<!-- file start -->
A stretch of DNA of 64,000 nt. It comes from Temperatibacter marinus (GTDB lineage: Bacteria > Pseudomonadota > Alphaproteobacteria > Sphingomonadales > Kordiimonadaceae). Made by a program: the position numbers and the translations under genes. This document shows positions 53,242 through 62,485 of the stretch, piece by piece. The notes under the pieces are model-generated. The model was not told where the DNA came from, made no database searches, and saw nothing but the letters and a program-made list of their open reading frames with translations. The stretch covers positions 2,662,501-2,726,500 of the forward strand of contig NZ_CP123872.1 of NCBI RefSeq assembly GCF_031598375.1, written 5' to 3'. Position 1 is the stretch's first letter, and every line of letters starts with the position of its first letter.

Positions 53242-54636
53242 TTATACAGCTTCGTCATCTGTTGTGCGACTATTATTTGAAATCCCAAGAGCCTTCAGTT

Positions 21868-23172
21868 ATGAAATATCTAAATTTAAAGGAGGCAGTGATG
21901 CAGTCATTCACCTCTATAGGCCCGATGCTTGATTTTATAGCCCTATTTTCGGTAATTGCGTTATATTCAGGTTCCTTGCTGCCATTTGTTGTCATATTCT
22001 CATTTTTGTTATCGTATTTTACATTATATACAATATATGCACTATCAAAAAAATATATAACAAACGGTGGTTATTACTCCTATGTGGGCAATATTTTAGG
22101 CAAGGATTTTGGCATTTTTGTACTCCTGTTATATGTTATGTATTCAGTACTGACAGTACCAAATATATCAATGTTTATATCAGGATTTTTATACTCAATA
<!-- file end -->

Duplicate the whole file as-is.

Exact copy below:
A stretch of DNA of 64,000 nt. It comes from Temperatibacter marinus (GTDB lineage: Bacteria > Pseudomonadota > Alphaproteobacteria > Sphingomonadales > Kordiimonadaceae). Made by a program: the position numbers and the translations under genes. This document shows positions 53,242 through 62,485 of the stretch, piece by piece. The notes under the pieces are model-generated. The model was not told where the DNA came from, made no database searches, and saw nothing but the letters and a program-made list of their open reading frames with translations. The stretch covers positions 2,662,501-2,726,500 of the forward strand of contig NZ_CP123872.1 of NCBI RefSeq assembly GCF_031598375.1, written 5' to 3'. Position 1 is the stretch's first letter, and every line of letters starts with the position of its first letter.

Positions 53242-54636
53242 TTATACAGCTTCGTCATCTGTTGTGCGACTATTATTTGAAATCCCAAGAGCCTTCAGTT

Positions 21868-23172
21868 ATGAAATATCTAAATTTAAAGGAGGCAGTGATG
21901 CAGTCATTCACCTCTATAGGCCCGATGCTTGATTTTATAGCCCTATTTTCGGTAATTGCGTTATATTCAGGTTCCTTGCTGCCATTTGTTGTCATATTCT
22001 CATTTTTGTTATCGTATTTTACATTATATACAATATATGCACTATCAAAAAAATATATAACAAACGGTGGTTATTACTCCTATGTGGGCAATATTTTAGG
22101 CAAGGATTTTGGCATTTTTGTACTCCTGTTATATGTTATGTATTCAGTACTGACAGTACCAAATATATCAATGTTTATATCAGGATTTTTATACTCAATA